It is clear from Bednarik's study that all the stylistically Palaeolithic figures belong to the dominant, most recent tradition of the petroglyphs. There are older traditions present, including a very small component of significantly older figures. The oldest located on the three main sites (Canada do Inferno, Ribeira dos Piscos, Penascosa-provided a provisional micro-erosion date of about E6500 [+ or -] 2000 BP (Bednarik in press a). This age estimate, from an unidentifiable schematic quadruped image at Canada do Inferno, is only tentative as no micro-erosion calibration curves are available for Portugal. At least two calibration curves, for different component minerals, are required for a valid micro- erosion dating result. Due to the low recrystallization state of most of the Coa metamorphic facies, only a minimal number of valid wane-width determinations (14) could be secured. The quartz calibration curve from Lake Onega was used merely to acquire an approximate age estimate, which should not be cited without reference to this experimental context.

The few early figures on the Coa are entirely schematic rather than 'naturalistic', deeply weathered, and they have been pecked, a treatment rarely found in Palaeolithic rock-art. They bear not the slightest resemblance to 'Palaeolithic styles' observed in the cave sites of Europe. More recent figures were pecked (after being outlined in shallow incision) and then abraded, while the most recent, Palaeolithic-style images are often only abraded. Relative micro-erosion indices demonstrate unambiguously that the earliest component of this sequence of art traditions is many times as old as the most recent. The erosion relief in the least weathered, accretion-free figures is only 5-10 [mu]m (microns), while it reaches 600 [mu]m in the most weathered (on identically oriented panels). This micro-erosion relief was found to be a useful variable on schist, a rock providing a comparatively poor medium for microwane width determination. The relief is measured between the usually quartz-fortified residual structures on the floor of peck or abrasion marks, and the deepest alveolar erosion pits formed On that floor. This variable corresponded consistently with superimposition sequence, relative degree of weathering and relative thickness of silica accretions where they occurred on the same motif. Although not providing a reliable indicator of relative age, it does confirm the great range of ages represented by the petroglyph sequence.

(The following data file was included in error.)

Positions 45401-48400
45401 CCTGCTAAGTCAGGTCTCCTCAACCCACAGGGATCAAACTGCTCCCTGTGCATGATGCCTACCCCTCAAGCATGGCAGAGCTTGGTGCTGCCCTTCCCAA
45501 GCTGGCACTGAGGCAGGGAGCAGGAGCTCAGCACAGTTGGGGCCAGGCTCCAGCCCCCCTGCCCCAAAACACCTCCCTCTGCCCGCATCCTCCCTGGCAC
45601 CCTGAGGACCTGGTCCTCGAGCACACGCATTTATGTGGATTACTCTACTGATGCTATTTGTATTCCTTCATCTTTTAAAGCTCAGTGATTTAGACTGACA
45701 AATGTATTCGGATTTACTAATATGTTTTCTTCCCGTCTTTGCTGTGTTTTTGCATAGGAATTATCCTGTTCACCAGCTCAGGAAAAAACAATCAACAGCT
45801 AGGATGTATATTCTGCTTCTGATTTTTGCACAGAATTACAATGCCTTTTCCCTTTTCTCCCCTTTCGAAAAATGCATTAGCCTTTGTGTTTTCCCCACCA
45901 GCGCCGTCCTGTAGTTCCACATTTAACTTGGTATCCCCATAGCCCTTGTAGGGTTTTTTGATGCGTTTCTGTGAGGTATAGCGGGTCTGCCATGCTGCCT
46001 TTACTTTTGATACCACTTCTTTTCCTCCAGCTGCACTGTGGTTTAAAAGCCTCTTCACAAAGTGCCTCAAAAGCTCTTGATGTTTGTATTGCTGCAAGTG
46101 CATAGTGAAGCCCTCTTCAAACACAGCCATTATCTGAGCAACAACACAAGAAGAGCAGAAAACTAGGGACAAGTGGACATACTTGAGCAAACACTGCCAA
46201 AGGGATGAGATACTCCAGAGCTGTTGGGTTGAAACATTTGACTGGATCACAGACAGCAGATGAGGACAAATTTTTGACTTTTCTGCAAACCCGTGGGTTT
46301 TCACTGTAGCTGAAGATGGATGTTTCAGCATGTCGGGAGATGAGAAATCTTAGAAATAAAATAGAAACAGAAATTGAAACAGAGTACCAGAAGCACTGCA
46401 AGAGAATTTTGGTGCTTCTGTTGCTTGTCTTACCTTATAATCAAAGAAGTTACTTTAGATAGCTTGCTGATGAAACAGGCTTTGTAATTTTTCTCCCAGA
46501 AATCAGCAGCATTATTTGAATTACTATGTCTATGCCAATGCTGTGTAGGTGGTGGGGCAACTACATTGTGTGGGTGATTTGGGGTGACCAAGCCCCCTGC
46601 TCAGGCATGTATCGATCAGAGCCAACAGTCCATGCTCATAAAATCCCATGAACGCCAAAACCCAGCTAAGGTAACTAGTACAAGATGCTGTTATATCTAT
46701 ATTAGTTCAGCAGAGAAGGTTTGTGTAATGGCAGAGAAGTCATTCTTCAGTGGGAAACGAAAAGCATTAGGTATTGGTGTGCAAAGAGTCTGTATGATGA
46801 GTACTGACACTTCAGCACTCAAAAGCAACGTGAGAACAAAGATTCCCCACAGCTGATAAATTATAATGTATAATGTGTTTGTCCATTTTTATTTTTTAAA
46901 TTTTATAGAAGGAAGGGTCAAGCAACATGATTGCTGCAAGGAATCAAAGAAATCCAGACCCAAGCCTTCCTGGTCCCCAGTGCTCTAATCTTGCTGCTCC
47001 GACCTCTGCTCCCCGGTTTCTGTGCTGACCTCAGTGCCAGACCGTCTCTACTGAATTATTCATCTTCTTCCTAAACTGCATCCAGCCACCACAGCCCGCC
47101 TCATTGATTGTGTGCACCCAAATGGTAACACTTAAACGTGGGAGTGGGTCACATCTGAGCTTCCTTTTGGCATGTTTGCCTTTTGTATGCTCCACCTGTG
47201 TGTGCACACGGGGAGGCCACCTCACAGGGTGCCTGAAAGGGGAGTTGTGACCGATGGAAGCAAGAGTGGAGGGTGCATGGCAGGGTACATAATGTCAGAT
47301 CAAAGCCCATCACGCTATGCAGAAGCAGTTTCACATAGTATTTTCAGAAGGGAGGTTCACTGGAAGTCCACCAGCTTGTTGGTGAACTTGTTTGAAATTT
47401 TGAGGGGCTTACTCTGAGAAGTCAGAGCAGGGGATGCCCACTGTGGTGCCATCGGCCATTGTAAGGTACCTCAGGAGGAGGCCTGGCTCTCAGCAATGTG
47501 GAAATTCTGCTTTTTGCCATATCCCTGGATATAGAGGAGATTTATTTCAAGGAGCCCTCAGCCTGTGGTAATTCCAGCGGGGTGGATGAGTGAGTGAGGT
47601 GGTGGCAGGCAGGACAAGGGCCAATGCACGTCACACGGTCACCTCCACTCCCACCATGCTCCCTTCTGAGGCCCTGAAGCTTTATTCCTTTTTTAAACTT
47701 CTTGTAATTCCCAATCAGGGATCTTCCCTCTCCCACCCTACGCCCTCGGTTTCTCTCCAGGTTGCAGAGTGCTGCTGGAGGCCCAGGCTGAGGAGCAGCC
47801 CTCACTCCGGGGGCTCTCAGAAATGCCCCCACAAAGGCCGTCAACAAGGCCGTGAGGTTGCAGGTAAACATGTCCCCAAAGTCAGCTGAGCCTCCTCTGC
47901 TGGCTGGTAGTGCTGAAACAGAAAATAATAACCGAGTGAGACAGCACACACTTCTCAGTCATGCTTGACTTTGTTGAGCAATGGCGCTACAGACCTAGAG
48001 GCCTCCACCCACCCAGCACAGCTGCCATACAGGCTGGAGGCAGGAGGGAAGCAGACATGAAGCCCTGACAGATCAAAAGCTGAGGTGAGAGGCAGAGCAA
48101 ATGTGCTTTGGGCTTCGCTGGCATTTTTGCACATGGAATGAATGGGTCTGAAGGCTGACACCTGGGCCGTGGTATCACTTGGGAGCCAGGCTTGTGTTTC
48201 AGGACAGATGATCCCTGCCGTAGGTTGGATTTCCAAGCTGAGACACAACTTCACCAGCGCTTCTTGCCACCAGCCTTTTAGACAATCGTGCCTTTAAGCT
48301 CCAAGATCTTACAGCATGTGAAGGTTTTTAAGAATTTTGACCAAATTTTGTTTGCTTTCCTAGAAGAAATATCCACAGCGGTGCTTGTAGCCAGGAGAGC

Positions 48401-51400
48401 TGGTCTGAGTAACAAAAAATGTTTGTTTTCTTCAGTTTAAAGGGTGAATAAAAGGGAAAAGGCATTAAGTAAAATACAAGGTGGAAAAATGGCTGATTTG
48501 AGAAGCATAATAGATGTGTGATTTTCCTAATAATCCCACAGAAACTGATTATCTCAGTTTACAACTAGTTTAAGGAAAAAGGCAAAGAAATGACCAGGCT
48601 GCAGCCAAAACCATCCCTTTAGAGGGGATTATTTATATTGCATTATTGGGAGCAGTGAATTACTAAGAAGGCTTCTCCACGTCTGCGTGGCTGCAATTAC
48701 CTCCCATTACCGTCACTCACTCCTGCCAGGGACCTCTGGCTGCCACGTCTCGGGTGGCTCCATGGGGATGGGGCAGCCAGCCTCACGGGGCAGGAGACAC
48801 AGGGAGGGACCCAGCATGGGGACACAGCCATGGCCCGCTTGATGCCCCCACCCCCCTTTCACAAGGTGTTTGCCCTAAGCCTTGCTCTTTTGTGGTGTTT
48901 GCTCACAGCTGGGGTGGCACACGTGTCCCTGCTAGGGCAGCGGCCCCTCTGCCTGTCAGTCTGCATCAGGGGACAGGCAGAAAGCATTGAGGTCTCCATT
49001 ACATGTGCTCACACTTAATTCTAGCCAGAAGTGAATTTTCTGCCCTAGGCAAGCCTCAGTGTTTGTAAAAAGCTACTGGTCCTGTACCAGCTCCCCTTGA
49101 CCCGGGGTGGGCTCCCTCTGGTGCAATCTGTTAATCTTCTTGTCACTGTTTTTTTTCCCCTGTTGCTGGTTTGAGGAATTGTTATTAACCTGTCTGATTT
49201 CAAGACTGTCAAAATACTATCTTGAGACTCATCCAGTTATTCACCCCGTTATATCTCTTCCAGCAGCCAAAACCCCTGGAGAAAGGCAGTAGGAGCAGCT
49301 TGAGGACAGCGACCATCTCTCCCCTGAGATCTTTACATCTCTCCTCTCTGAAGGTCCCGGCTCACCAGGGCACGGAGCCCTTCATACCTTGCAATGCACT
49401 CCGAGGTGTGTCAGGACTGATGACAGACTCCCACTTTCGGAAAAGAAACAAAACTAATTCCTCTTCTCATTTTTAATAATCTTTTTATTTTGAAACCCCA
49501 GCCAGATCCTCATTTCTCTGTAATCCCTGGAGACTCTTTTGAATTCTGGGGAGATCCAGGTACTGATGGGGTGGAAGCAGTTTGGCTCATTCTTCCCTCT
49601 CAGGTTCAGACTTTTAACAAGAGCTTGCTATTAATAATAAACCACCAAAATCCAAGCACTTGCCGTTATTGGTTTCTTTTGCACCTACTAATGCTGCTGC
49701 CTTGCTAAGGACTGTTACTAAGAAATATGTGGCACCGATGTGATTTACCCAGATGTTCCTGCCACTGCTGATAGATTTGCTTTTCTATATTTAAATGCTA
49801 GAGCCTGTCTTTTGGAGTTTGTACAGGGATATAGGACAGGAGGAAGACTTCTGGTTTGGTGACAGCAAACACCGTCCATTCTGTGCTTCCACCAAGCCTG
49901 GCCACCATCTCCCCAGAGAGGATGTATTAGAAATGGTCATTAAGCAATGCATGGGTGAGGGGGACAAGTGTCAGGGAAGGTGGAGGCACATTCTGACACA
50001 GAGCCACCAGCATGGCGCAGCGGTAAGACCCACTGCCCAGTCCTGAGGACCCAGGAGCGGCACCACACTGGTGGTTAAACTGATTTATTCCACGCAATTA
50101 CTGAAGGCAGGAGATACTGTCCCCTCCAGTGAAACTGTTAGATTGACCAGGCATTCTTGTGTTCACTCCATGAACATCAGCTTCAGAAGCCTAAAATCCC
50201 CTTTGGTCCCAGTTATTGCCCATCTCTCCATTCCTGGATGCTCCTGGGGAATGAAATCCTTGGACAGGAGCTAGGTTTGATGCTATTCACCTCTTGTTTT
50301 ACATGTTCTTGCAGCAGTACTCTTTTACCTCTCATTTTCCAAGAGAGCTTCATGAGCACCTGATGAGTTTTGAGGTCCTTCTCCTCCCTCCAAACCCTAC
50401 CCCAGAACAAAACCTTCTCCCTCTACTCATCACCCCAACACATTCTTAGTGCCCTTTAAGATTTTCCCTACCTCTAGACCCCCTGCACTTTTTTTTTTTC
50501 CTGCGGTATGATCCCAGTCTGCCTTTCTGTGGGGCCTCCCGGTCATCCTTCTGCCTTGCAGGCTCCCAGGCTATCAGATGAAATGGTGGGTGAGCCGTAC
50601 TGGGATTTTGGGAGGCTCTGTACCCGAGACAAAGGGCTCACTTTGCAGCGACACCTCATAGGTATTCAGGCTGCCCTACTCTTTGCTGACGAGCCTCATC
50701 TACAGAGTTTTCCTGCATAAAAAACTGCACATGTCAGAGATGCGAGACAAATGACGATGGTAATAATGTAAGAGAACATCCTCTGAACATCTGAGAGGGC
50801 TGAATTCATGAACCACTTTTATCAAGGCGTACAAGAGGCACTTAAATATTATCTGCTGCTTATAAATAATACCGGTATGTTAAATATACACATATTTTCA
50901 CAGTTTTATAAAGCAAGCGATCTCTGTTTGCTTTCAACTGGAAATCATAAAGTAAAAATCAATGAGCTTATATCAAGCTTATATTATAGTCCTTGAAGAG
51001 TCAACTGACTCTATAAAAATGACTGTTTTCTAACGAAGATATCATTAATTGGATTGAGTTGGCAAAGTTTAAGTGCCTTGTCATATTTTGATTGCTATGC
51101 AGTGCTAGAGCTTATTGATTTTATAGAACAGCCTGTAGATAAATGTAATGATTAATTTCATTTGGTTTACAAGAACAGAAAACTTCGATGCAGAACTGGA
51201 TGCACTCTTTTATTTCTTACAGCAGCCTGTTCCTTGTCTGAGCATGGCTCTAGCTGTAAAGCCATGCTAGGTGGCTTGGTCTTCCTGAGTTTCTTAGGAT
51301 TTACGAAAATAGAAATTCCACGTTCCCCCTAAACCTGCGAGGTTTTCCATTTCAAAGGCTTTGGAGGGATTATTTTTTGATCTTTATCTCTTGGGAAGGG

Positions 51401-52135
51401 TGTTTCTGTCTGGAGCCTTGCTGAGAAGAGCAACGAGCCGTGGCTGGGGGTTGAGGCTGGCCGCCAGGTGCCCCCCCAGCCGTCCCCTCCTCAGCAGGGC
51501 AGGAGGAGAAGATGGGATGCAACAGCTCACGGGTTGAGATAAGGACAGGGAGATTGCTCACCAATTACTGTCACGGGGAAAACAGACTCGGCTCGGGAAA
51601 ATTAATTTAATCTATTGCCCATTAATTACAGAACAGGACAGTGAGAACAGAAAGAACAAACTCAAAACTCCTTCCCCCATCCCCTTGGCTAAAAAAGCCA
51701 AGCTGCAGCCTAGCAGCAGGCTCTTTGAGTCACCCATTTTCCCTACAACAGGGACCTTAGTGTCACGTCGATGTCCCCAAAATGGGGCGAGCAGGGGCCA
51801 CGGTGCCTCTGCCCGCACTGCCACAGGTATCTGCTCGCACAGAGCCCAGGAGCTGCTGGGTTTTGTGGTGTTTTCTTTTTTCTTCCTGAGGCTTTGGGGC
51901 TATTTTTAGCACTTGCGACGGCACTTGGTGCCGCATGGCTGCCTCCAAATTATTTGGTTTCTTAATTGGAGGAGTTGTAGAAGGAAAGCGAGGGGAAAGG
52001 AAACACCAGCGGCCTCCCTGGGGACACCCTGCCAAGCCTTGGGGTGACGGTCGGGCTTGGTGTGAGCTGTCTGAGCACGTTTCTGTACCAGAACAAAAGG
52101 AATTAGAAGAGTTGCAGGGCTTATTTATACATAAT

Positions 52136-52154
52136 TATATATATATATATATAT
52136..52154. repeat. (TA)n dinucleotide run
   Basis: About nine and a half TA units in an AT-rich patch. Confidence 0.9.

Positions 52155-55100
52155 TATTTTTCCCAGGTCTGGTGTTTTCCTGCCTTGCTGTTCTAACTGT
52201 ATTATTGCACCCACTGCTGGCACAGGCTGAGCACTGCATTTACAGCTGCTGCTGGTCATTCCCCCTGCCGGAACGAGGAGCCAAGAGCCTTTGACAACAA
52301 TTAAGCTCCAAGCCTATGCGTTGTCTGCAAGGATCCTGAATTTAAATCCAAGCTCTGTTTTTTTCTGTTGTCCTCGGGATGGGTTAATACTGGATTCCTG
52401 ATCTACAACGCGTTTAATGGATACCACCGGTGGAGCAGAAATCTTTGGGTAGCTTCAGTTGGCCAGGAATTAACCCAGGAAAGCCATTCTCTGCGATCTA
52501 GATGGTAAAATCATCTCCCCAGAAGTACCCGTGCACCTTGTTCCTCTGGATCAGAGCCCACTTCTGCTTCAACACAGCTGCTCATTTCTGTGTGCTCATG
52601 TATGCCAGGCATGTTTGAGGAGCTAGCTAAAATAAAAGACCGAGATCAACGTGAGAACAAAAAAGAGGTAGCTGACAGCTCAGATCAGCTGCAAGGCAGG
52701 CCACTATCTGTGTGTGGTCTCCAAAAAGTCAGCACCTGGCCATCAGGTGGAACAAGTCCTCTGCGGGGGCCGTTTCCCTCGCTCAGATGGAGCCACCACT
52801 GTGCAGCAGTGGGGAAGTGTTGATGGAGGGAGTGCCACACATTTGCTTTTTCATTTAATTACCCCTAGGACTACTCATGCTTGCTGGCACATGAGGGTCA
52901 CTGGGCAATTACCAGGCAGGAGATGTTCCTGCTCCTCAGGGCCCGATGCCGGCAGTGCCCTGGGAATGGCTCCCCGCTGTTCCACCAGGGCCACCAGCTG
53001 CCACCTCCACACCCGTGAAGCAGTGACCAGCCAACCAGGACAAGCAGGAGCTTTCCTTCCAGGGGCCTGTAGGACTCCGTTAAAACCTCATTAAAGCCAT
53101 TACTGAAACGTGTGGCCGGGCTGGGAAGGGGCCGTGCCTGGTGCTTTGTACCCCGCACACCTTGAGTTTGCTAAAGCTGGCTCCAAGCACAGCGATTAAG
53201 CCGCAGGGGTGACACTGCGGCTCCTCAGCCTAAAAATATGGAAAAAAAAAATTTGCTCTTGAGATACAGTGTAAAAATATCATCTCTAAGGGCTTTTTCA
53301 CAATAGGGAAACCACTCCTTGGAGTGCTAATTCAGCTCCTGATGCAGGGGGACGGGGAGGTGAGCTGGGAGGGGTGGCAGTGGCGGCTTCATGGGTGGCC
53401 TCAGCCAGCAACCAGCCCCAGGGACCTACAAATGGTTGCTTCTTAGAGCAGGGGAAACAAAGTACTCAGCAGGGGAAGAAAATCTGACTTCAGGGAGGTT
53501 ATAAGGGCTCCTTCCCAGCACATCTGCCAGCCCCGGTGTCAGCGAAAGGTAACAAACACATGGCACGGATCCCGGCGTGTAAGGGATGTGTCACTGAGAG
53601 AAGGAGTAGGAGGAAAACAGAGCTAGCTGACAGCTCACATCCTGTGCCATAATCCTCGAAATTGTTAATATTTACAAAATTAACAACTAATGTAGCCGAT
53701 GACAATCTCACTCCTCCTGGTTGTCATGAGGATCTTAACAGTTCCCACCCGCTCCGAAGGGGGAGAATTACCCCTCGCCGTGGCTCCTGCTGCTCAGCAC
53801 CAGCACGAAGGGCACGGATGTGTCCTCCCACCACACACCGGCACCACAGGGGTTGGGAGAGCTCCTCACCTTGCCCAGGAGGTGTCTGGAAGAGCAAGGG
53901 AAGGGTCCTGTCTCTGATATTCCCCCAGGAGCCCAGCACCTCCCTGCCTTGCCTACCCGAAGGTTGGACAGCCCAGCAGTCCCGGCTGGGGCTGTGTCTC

Microscopic analysis of shallow incisions has provided information about production details, such as tool type, direction of application and repeated use of the same implement. Some engravings were found to have been made with stone artifacts, others with pointed metal objects. Among the former, two types were distinguished: pointed engraving implements of a material harder than the schist rock, and blunt abrasion tools of similar hardness to the rock. Engraved marks made with metal points lack 'parasitic marks' and maintain a uniform cross-section even around narrow curves and at changes of direction. However, the tool material used in the deeply abraded motifs could not be established satisfactorily, and the use of replicative experiments is recommended to clarify this aspect of petroglyph production (Bednarik in press a).

Comparison of the study results

In view of the diversity of the study methods (endeavouring, respectively, to secure minimum, maximum or actual ages), the consistencies in the principal findings are significant. All reports stressed that the Palaeolithic-style engravings were certainly under 3000 years old. The primary radiocarbon dates of Watchman and Dorn represented the same range, but Watchman had detected the graphite contamination and his corrected results are no doubt more valid than Dorn's higher values. The very different approach of micro-erosion analysis not only confirms these findings, it also poses the greatest challenge to the archaeologists favouring a Palaeolithic age. Since the supposedly Palaeolithic element of this assemblage, the 'naturalistic' animal images (which account for up to 90% of the entire figurative corpus), unequivocally and consistently constitute the most recent component, the question arises: if they were of the Solutrean, as has been suggested, to what period would we have to attribute the earliest Coa figures - bearing in mind that they are many times as old?

Opposition to the scientific results

Portuguese archaeologists publicly denounced any dating results that might differ from their stylistic beliefs even before any of the Coa results became known. Yet they have since failed to provide any coherent explanation for why several blind tests, using a variety of methods, all produced identical results: that the rock-art cannot possibly be of the Pleistocene, and that most of it is of the last few millennia.